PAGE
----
The Arms Deal corruption trial, involving former President Jacob Zuma and Thales, will be postponed in absentia.
The National Prosecuting Authority (NPA), on Monday afternoon, said the matter would be postponed in absentia of the accused and all legal counsel on Tuesday 8 September 2020, as agreed upon by the parties involved.
BACK AND FORTH REGARDING ZUMA CORRUPTION TRIAL
On Sunday 6 September, the Jacob Zuma Foundation criticised the NPA for its unreadiness regarding the trial.
The foundation said Zuma was more than ready for the commencement of the trial. It also said the media, together with the NPA have accused Zuma of initiating delaying tactics when in actual fact, it’s the NPA who has been holding back on proceedings.
The statement read; “The foundation expresses its disappointment with the NPA’s state of unreadiness to proceed with its long-awaited trial against president Zuma”.
“Ordinarily, our courts should remove the matter from the roll until the NPA and Thales have finalised their dispute,” it added.
The NPA said the trial would take place on Tuesday 8 September but later confirmed that Zuma, nor legal counsel would appear in the Pietermaritzburg High Court.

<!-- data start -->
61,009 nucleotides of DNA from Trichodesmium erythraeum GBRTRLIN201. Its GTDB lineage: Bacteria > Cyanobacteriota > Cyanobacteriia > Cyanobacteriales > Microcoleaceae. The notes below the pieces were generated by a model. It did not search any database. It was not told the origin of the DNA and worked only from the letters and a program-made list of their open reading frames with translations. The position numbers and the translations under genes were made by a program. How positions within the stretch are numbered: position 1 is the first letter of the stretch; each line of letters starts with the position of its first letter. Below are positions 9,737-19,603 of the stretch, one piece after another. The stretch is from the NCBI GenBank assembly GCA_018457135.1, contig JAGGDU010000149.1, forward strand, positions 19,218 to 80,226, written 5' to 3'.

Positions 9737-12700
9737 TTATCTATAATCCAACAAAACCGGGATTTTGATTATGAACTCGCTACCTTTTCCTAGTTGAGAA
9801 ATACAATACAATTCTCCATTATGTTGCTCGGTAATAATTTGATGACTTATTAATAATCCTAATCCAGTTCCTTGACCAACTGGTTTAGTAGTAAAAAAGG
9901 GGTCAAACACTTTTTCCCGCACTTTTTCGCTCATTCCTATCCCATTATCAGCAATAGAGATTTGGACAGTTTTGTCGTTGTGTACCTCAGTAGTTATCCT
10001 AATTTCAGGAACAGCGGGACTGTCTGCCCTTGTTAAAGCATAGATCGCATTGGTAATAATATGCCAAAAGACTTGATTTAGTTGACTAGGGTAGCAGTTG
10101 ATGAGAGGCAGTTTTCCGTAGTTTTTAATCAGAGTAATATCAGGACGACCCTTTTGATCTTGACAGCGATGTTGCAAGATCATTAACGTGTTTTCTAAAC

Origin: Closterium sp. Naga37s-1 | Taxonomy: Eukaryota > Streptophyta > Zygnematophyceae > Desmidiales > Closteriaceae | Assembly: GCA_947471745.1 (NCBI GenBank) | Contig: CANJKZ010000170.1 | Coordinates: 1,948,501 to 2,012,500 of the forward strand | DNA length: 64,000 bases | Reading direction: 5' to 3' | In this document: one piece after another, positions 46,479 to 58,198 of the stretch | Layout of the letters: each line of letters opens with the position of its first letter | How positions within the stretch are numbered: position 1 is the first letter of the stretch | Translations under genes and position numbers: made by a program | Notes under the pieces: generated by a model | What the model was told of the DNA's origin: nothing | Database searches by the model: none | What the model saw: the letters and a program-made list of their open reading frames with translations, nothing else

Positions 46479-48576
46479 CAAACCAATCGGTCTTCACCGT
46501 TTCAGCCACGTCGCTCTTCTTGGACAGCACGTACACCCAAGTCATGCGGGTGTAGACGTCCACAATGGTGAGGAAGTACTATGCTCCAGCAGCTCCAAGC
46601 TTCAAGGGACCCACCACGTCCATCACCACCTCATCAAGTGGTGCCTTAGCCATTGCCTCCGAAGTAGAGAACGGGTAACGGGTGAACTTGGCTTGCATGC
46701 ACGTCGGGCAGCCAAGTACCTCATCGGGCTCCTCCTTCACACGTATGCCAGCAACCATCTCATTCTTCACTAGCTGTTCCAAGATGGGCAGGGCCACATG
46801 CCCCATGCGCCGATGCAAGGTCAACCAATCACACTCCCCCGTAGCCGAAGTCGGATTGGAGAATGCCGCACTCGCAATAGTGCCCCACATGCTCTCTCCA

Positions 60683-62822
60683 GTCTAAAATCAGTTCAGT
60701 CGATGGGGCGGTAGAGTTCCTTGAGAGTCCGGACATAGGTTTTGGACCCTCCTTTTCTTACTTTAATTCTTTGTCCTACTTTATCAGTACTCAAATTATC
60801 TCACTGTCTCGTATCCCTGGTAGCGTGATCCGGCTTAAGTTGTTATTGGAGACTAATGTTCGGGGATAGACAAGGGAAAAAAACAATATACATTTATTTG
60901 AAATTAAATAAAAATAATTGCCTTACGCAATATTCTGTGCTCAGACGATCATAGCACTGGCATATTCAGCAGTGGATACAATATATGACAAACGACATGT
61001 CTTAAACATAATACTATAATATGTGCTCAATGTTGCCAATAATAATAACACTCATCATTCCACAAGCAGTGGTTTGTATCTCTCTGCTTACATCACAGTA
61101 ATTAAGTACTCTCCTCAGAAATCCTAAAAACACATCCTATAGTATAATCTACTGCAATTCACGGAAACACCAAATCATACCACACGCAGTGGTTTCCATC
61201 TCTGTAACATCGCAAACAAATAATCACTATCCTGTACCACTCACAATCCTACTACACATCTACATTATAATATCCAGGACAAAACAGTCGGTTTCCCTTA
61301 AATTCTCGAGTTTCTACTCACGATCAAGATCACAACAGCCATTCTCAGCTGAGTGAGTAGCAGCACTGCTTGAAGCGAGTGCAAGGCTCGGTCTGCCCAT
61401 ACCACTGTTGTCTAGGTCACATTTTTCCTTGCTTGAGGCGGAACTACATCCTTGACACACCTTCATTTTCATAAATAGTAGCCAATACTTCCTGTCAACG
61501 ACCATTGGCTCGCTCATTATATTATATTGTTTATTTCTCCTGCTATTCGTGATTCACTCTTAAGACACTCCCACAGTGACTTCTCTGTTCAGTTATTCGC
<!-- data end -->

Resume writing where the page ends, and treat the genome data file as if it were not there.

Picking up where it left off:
ARMS DEAL TRIAL
Zuma and French arms company Thales, a co-accused in the trial, face 12 counts of fraud, four counts of corruption, one count of racketeering and another for money laundering. If found guilty, Zuma could face a maximum of 25 years in prison. It was reported that Thales made a R500 000 bribe to Zuma, seeking protection from the investigation while the underhanded Arms Deal was seen through.
On 11 October 2019, the Pietermaritzburg High Court handed down a devastating verdict for the former president. The ruling dismissed Zuma’s defence and left him open to serious criminal charges relating to the Arms Deal.
Just three weeks later, Zuma approached the Supreme Court of Appeal (SCA) and filed an application, claiming that the charges levelled against him are nothing but an orchestrated attack to diminish his legacy.
Zuma further claimed that he has been used as the scapegoat in a multibillion-rand arms deal that involved people much closer to the transaction, such as Thabo Mbeki, who was the state president at the time.
The failed application in October 2019 stemmed from the notorious 1999 Arms Deal, in which R30 billion was allotted to the procurement of arms from various international manufacturers. Investigators found that bribery and corruption involving high-ranking African National Congress (ANC) officials were grounds for imprisonment.
Read the original article on The South African